"I use a lot of repetition. And it becomes a filmic way of talking because as you put the same image after the other, even though it’s the exact identical image, everyone sees something changing from one image to the next."
From "Art in the Twenty-First Century" Season 2 (2003)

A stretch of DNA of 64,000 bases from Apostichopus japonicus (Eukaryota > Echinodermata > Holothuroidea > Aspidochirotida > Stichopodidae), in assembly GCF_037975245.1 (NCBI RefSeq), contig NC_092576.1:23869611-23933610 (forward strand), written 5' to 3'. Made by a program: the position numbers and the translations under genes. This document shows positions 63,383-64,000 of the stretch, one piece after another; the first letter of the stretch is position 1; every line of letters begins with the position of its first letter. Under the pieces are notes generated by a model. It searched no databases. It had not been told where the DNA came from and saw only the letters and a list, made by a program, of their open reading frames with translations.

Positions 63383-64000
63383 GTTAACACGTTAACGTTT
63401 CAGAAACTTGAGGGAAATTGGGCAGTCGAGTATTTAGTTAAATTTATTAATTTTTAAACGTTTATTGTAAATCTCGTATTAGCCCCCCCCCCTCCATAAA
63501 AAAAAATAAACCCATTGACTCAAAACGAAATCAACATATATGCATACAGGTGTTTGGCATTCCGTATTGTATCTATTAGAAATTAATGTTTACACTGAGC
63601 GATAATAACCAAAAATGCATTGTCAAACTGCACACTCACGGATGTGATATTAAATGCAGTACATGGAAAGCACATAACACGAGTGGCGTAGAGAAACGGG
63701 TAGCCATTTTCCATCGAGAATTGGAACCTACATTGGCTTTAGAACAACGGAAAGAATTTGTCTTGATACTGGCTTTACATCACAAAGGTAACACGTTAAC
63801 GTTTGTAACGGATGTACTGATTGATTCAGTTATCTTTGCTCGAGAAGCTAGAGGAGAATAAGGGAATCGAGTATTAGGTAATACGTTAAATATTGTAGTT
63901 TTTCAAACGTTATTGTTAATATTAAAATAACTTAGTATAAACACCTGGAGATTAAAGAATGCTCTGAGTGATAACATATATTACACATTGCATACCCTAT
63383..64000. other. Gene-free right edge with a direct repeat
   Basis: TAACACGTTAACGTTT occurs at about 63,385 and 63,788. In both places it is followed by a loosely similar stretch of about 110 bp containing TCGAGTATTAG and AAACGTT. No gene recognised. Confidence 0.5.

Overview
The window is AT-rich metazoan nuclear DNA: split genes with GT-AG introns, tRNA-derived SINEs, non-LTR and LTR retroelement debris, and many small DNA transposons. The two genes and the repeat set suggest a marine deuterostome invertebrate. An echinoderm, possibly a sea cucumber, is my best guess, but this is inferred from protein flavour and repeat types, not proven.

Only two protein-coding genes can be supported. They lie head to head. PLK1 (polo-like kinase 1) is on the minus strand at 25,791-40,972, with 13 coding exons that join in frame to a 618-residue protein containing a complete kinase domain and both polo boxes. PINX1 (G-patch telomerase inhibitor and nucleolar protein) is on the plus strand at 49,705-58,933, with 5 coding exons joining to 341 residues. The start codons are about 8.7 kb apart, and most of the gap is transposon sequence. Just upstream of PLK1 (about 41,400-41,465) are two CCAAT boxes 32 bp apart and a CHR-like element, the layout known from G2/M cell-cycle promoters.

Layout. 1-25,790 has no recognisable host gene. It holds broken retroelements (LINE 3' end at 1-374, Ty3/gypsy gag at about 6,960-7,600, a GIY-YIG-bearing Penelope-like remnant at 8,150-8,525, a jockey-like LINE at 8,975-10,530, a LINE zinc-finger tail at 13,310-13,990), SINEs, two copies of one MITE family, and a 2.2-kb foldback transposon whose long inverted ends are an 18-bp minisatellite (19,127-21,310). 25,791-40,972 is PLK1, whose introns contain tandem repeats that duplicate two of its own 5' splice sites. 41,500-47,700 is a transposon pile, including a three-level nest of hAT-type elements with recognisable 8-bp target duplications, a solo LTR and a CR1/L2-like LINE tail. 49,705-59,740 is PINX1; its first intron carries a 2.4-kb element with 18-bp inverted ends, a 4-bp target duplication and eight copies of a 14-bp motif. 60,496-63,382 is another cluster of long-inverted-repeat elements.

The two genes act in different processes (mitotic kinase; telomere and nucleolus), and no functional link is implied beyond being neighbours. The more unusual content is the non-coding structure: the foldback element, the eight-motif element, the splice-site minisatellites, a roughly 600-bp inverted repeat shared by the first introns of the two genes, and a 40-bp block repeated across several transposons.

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Tim Hawkinson tinkers with everyday materials to build surprising mechanical art works. “I guess it comes from early on in childhood, a fascination with moving parts and sort of the magical,” he suggests. In his studio, Hawkinson explains how he used gears, switches, nozzles, buckets, and pie tins to build a drumming machine that captures random drips of rain, amplifies them, and organizes them into music. “It’s not even electronics. I don’t know what it is,” he admits. One of Hawkinson’s largest projects, "Überorgan," is an inflatable installation in a space the size of a football field. For a version of the artwork the artists created a score for the organ using old church hymns.